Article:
Colorado, like all others states, followed California's lead in 1969 and embraced a no-fault system for divorce. This means that you don't have to prove that the marriage was broken due to cruelty, desertion, adultery, lack of support or any other grounds that you would have to provide under a fault system. In fact, in many cases, testimony or evidence about misconduct in the marriage is refused by the court in Colorado divorce cases.
What You Need to Divorce
Colorado does have some requirements you need to meet in order to get a divorce, although none of them have anything to do with fault.
- One spouse has to have been a legal resident of Colorado for at least 90 days.
- If child custody is a part of the case, those children have to have lived in Colorado for at least six months.
- At least 90 days must pass from the date either spouse was served with divorce papers before a final divorce is granted.
- One or both of the spouses have to state the marriage is irretrievably broken.
“Irretrievably Broken” Marriage
Under the no-fault system, a divorce is granted because your marriage is “irretrievably broken”, which means it cannot be salvaged. While only one person has to state this in the petition for divorce, Colorado law dictates that a court will consider all the factors–including reconciliation–if one party denies the marriage is broken and provides evidence of that fact.
Knowing your spouse can contest the state of the marriage can be upsetting, but it is often not a factor. The court can suggest counseling but not order it, for example, and the court will usually agree with one spouse saying the marriage can't be saved. If you feel your spouse will argue about the state of your marriage, communicate those concerns to your divorce lawyer.
Although Colorado is a no-fault state when it comes to the reason for receiving the divorce and for determining marital issues such as child custody, the economic fault of either spouse may be considered as part of the property division process. Economic fault means a spouse has wasted marital assets or incurred marital debt knowing the divorce is coming. This is usually only a factor in extreme cases, where someone has hidden or wasted assets on purpose. If, for example, your spouse sold the family home in Colorado Springs for $2 to someone else to prevent you from receiving it or any funds from its sale, they are guilty of having economic fault.
Essentially, when you are about to or have filed for divorce, you should never waste marital assets simply to anger your spouse or because you don't want them to have them. You will be penalized for wasting or misusing assets when it comes to the property division part of your divorce later. Avoid making large, unnecessary purchases during this time or selling major assets, even if the price is fair, without the express, written consent of your spouse and the advice of your attorney.
Other Colorado Divorce Issues
Under the old fault-based systems, spouses would receive child and spousal support, assets and parental visitation and responsibilities based on how severe the other spouse's mistakes leading up to the divorce were. This may be the impression you've gotten from watching older court movies and dramas, in which divorcing couples would take part in trials that largely consisted of them making accusations of wrongdoing against each other in order to get the kids or the family home.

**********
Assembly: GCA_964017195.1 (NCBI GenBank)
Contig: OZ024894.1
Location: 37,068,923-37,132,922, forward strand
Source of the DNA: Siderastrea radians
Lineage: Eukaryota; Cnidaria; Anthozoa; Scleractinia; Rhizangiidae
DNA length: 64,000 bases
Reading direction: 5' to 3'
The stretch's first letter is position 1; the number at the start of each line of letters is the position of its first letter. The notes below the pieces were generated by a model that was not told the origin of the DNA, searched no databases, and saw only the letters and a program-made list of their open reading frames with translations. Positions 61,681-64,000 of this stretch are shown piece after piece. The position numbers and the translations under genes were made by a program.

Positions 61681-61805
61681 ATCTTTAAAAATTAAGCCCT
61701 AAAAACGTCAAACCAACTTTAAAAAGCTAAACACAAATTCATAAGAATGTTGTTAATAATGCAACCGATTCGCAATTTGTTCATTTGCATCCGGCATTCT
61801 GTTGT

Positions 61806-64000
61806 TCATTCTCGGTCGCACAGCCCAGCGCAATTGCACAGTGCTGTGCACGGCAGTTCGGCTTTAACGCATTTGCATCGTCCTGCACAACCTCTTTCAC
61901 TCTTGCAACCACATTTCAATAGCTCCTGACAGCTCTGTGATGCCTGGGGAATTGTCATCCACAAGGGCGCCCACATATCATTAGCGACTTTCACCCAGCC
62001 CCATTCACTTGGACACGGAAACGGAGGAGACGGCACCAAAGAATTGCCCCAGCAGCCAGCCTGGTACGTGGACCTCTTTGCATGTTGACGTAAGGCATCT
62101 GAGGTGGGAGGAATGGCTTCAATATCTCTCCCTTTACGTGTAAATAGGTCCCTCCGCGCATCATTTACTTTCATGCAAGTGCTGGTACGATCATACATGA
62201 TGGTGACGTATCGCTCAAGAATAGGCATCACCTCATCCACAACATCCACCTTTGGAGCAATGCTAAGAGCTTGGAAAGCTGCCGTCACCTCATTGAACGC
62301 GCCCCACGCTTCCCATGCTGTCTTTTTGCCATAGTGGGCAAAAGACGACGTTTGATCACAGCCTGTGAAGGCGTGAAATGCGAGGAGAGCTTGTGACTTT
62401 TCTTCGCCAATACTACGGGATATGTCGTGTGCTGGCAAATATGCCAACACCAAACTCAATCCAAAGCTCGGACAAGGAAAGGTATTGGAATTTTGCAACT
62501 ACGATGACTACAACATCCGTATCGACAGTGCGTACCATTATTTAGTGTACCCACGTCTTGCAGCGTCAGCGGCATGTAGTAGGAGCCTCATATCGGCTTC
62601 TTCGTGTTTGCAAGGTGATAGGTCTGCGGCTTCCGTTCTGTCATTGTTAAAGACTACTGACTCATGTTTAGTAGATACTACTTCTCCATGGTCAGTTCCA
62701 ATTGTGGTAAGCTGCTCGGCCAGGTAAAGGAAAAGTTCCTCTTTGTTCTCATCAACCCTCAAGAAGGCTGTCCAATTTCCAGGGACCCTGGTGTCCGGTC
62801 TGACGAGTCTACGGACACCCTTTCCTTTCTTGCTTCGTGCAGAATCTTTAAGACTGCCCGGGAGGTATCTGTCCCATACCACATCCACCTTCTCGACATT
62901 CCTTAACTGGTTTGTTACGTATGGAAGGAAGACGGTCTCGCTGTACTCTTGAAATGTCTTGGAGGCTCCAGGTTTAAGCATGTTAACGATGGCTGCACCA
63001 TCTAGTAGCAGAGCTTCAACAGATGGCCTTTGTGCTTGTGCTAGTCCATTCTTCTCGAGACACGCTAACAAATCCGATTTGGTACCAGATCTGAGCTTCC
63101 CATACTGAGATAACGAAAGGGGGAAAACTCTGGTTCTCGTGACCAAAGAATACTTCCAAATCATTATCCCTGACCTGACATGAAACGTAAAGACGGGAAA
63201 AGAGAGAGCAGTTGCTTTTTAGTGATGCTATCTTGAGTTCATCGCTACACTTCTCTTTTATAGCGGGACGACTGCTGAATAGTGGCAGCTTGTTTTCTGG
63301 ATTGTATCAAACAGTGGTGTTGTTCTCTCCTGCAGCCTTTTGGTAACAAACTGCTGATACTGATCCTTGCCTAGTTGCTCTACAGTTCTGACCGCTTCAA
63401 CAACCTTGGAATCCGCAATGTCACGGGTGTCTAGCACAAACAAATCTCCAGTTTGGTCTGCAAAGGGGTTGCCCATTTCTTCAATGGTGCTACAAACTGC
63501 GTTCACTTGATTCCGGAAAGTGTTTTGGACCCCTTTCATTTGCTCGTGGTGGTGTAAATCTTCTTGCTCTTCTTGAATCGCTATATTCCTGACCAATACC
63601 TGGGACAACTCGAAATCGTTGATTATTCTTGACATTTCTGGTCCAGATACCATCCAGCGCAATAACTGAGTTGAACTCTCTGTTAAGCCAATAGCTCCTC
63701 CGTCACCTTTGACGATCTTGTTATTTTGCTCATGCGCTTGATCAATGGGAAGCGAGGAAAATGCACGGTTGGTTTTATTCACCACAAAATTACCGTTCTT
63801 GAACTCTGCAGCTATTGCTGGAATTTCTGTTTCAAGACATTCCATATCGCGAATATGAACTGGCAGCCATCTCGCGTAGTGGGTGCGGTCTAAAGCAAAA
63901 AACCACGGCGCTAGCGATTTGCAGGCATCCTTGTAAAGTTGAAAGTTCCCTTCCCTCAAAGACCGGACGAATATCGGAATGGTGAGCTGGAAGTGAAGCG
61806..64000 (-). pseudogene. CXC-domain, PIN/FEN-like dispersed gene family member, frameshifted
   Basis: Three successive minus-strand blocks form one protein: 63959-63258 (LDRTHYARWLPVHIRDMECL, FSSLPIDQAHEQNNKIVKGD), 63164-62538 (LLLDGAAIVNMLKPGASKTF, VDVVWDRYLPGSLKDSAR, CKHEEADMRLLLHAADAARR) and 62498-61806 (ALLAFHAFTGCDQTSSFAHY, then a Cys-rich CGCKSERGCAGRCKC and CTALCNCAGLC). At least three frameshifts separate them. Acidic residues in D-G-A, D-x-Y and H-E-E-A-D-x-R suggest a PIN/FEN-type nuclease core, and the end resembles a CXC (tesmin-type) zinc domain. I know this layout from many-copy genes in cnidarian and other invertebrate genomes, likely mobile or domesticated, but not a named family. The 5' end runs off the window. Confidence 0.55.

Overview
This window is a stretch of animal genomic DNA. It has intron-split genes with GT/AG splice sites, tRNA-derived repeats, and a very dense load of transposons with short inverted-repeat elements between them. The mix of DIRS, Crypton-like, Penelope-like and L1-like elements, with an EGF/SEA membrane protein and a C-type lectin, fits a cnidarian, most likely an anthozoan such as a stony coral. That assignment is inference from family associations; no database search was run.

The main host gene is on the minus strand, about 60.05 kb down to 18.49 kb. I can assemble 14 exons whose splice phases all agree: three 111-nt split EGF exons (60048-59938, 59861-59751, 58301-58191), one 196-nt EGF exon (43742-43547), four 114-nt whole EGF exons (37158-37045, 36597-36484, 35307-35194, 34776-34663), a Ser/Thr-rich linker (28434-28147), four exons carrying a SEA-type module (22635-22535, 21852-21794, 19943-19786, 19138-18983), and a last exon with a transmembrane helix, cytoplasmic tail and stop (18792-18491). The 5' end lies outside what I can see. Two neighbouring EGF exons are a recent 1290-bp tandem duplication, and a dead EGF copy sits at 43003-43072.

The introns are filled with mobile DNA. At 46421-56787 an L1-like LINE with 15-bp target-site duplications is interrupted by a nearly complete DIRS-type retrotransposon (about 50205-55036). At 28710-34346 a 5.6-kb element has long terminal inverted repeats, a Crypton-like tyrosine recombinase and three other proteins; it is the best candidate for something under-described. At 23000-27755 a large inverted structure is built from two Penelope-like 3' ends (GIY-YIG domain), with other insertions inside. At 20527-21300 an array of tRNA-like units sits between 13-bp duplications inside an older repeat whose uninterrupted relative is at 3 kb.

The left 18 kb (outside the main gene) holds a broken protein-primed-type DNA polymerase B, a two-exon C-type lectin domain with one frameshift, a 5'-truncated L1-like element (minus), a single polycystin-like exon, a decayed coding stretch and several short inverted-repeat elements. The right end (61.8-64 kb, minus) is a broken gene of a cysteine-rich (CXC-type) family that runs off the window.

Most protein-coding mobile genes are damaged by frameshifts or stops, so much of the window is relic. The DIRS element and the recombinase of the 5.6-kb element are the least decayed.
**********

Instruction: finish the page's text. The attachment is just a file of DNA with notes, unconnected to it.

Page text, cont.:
Today, this fault standard no longer applies, and the assets of the marriage are divided in a way that balances both spouses' interests. Spousal and child support are calculated and awarded based on the incomes involved and other relevant factors–such as the receiver's medical needs and costs–and decisions regarding the children are made by considering what the court deems in their best interests. None of these issues are impacted by things you or your spouse did wrong outside of extreme instances, such as child abuse or neglect, which impacts custody decisions.
Don't Let Fault Drag Out Your Divorce
While your spouse's mistakes are naturally a part of the divorce process for you, letting that anger and emotion come into the legal process can create disagreements that bog down the process. The better you are able to come to agreements with your spouse, the faster and more smoothly the divorce process will go.
In many divorces, the most important issues are property and debt division, spousal support, child support, and child visitation and custody. If you are not able to come to agreements with your spouse on your own, you could end up facing a trial, and that will make the experience more stressful and more costly. In addition, when you and your spouse are unable to agree on some issues, the court may have to decide those issues for you. Naturally, people are usually less satisfied by the outcome when a major issue is decided by a judge instead of them.
Your divorce lawyer will work with you to help you reach agreements on the major issues with your spouse so you don't have to have a judge make those big life choices for you. While your final agreement does need to be approved and entered by the court to be legal and enforceable, you and your spouse can come to the agreement without the court interfering.
Taking the Next Step
When you feel you are ready to file for divorce or will be soon, you should contact a divorce attorney for assistance. Your attorney will review your case, give you a realistic idea of how it is likely to play out, answer your questions, and help you with all the legal procedures and requirements involved. Since the decisions you make during divorce will have an impact on your finances and family life for years to come, it's important to have experienced legal counsel on your side for the entire process.